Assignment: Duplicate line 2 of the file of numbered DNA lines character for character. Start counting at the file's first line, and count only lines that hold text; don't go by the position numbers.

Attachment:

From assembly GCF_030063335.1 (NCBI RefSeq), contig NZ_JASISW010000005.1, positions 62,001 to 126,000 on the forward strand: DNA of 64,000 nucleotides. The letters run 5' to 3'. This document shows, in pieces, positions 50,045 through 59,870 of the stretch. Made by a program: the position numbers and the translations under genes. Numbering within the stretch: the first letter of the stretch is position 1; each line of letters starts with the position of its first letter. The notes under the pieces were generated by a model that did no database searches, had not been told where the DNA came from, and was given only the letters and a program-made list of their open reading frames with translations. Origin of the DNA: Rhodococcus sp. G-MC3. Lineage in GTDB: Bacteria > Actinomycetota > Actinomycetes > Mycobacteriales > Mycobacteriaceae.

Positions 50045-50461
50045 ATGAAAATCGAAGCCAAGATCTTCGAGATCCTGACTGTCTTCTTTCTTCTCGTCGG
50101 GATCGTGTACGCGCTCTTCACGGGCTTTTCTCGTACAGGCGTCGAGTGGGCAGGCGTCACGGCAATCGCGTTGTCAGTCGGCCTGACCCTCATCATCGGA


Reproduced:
Positions 50045-50461